BRUSSELS (AP) — The European Union said Monday it has opened a probe to establish whether Hungary's financing of two new nuclear reactors constitutes illegal state aid.
The EU's antitrust watchdog is trying to work out whether a private investor would have financed the building of the reactors in the city of Paks the same way as the government.
"Given the size and importance of the Paks project, the Commission has to carefully assess whether Hungary's investment is indeed on market terms or whether it involves state aid," EU competition commissioner Margrethe Vestager said. "This requires a complex analysis."
Hungary's government said it was confident it was complying with EU rules just like it had in earlier investments in the Paks project.
"The Hungarian government's firm position is that the Paks project does not include state aid," Prime Minister Viktor Orban's office said. "The investment would also be carried out by a rational investor, since the project's expected return is higher than the cost of invested capital."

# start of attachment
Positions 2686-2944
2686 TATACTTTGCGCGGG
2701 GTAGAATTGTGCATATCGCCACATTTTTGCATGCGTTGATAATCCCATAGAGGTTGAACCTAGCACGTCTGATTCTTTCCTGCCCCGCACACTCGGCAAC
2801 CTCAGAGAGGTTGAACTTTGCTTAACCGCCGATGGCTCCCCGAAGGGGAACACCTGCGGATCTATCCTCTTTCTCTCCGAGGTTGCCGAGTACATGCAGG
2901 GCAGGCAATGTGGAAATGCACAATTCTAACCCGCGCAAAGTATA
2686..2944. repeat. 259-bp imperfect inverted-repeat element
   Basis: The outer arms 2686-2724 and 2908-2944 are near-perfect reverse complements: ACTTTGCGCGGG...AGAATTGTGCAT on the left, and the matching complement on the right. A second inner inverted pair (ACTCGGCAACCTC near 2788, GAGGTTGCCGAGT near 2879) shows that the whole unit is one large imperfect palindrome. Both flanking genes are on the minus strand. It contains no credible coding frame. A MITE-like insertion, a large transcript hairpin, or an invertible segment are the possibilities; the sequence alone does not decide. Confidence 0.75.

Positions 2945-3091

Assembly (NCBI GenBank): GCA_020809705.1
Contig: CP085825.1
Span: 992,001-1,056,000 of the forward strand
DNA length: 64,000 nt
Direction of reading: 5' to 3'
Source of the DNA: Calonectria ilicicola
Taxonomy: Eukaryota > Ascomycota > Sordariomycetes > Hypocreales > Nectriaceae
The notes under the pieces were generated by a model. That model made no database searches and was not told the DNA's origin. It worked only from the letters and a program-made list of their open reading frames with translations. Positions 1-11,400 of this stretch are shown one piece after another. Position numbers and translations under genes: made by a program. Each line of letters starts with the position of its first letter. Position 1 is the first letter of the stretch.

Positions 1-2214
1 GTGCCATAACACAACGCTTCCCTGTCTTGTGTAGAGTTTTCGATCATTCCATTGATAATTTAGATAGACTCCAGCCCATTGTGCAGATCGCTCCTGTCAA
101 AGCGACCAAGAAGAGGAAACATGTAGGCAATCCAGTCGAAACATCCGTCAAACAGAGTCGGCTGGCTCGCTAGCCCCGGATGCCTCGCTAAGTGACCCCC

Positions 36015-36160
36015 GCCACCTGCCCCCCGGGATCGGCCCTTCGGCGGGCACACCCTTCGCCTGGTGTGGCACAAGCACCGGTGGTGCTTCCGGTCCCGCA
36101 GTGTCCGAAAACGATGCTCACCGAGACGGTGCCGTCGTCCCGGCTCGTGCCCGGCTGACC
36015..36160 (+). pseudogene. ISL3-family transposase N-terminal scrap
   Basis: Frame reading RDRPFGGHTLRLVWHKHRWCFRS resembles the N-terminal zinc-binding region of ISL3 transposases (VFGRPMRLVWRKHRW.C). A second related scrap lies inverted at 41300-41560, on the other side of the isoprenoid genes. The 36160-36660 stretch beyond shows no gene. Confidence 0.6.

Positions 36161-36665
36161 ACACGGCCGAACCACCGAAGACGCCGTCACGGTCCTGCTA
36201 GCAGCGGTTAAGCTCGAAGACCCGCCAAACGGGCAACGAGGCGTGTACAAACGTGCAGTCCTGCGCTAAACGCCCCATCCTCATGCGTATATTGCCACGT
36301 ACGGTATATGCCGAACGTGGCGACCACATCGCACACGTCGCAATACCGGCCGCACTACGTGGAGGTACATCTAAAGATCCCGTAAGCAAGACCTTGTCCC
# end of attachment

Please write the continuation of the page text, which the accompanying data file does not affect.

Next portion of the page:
The government noted that it wanted to keep the Soviet-built power plant in state hands.
"That is the only way to guarantee Hungary's energy security, cheap electrical power for the population and competitive electrical power for businesses."
Hungary signed a deal with Russia in 2014 to expand the nuclear plant, including a loan of 10 billion euros ($10.6 billion) from Moscow covering some 80 percent of the costs.
Monday's EU move comes days after it opened a legal case against Hungary over questions about contracts for extensions to the Paks II nuclear plant.